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House Beautiful: East meets West Coast at Ten Mile Point

Hans and Vikram Bawa have a brand new, light-filled, open-concept home near the waterfront at Ten Mile Point, with a design based on water, fire and mountains.

Hans and Vikram Bawa have a brand new, light-filled, open-concept home near the waterfront at Ten Mile Point, with a design based on water, fire and mountains.

These organic themes are evidenced in a two-storey stone feature wall as well as the home’s silver-grey stone chimneys. They are also visible in a massive granite-slab waterfall that covers one wall of the dining room, in three gas fireplaces, in a long tabletop fire pit on the rear patio and in the nearby stream.

The mountains can be seen in the distance, beyond San Juan Island.

Patriot Homes contractor Aman Gill custom built the 4,800-square-foot home (not including the garage) with high-end touches such as large-format tiles throughout the main floor, a spacious home theatre, a wine room and myriad comfort details, such as a coffee station and mini fridge on the upper landing, handy to the bedrooms.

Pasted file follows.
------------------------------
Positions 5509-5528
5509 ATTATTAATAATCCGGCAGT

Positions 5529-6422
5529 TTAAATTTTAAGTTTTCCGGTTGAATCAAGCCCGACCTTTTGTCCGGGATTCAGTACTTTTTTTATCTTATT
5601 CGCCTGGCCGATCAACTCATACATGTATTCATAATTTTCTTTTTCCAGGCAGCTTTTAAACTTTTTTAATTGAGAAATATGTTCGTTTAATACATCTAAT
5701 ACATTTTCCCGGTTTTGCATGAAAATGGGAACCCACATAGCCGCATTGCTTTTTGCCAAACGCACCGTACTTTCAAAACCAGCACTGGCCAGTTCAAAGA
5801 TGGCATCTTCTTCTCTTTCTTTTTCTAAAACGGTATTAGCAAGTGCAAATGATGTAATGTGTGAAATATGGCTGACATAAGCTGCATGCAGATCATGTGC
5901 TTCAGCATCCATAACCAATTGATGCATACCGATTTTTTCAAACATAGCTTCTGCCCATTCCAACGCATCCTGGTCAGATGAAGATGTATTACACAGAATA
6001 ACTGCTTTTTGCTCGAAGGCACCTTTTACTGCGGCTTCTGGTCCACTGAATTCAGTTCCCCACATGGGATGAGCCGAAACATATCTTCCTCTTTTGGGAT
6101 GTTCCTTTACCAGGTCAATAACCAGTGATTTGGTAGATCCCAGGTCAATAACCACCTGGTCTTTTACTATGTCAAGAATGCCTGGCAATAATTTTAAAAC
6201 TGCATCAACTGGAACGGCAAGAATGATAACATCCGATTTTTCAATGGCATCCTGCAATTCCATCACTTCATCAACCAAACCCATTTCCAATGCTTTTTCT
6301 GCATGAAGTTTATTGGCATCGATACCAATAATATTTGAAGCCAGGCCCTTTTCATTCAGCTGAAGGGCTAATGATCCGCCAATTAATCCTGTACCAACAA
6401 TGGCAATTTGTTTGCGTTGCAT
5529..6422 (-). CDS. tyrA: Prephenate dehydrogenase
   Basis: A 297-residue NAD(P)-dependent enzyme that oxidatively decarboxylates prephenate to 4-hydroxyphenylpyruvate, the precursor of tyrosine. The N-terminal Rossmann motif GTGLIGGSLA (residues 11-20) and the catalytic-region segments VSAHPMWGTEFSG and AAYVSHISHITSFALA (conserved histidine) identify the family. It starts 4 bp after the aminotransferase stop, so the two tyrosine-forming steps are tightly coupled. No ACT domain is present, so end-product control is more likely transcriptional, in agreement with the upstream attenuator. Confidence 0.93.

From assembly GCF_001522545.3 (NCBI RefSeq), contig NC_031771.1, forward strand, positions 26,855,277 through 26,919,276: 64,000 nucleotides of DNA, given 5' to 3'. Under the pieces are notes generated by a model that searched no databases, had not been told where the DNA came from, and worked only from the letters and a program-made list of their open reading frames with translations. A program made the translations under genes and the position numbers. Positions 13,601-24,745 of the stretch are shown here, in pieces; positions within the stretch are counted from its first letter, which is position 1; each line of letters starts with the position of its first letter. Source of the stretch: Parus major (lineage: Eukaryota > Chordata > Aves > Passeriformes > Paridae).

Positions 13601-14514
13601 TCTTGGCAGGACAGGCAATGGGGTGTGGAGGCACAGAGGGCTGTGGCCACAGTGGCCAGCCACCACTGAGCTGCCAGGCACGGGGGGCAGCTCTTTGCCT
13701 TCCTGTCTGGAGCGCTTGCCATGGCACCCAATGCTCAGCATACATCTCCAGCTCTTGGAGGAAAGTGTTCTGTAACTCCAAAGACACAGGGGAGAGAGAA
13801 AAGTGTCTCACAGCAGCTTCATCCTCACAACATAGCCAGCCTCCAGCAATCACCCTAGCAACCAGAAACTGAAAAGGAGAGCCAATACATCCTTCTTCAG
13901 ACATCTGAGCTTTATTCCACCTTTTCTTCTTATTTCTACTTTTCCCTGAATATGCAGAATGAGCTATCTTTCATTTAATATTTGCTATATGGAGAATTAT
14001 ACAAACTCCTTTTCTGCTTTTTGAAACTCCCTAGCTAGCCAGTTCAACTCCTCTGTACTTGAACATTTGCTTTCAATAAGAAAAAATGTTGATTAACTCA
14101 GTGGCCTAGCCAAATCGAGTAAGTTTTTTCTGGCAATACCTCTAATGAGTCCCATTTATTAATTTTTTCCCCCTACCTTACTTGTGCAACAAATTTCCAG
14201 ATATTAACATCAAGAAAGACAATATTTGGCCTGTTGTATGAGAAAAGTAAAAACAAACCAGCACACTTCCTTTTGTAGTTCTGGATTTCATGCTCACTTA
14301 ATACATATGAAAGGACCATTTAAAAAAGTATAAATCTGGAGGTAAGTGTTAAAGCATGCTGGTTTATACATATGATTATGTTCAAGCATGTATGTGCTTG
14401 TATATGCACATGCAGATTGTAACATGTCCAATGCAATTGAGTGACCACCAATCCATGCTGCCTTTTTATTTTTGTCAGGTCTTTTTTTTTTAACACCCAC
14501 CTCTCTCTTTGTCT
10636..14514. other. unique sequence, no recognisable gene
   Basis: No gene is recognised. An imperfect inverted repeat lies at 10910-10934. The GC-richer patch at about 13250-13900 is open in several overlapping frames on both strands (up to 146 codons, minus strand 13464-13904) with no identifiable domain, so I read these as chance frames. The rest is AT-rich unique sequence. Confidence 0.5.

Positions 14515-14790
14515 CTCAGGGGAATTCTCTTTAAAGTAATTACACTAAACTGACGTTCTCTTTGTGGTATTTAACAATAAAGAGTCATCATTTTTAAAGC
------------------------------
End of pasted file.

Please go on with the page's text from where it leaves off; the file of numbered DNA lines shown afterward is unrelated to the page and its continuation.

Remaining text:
The owners often fix a cup here before heading up to the rooftop to take in the sunrise, or in the evening to enjoy the end of the day. “In India, too, we often have beds on the roof,” said Vikram, who notes it’s fun and healthy to sleep outside.

Gill explained that the owners were looking for a modern home, but also a unique one that would fit into its Ten-Mile Point landscape. It was a challenge, because while the lot takes advantage of ocean views from upper floors, it also slopes down from the road and required a lot of blasting.

“It was rough because we started in the winter and there was a lot of rainy weather, and getting access to all sides required a lot of co-ordination, planning and working in stages. We had to build a roadway down the side of the house, partly because the basement floor is about 30 feet below the road.”

Gill said he and the owners designed the interiors, with all custom millwork and special touches such as the floating staircase and dining-room waterfall created by custom metalworker Geoff Lyons of NightNDy Projects. A “huge” project, it cost about $10,000.